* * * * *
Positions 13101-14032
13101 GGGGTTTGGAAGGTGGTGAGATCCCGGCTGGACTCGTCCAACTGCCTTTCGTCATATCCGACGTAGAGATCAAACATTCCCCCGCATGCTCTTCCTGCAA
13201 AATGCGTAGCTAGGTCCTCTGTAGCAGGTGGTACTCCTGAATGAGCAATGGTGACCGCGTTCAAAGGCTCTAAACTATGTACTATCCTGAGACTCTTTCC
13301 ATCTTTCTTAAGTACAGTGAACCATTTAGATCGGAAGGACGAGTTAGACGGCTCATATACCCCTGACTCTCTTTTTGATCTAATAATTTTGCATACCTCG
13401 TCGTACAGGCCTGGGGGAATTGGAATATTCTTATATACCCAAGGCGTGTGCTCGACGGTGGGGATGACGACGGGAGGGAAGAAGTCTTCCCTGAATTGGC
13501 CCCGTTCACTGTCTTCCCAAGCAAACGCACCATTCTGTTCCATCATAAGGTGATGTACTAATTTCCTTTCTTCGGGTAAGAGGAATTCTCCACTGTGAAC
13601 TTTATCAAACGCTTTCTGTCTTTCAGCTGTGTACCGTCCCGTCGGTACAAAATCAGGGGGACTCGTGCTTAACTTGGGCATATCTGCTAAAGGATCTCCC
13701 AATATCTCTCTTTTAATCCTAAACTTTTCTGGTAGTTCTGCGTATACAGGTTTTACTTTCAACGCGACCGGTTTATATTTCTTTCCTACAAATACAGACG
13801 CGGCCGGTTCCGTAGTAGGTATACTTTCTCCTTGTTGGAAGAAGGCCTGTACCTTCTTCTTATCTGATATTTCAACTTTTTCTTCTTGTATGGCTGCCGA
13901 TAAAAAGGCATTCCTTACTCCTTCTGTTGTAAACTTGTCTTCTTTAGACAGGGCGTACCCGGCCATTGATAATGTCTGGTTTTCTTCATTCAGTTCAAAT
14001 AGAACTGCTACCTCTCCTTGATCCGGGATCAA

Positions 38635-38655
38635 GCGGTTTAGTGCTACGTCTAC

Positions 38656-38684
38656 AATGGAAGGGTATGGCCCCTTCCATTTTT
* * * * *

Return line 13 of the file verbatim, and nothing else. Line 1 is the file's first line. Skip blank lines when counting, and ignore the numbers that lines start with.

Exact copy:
38635 GCGGTTTAGTGCTACGTCTAC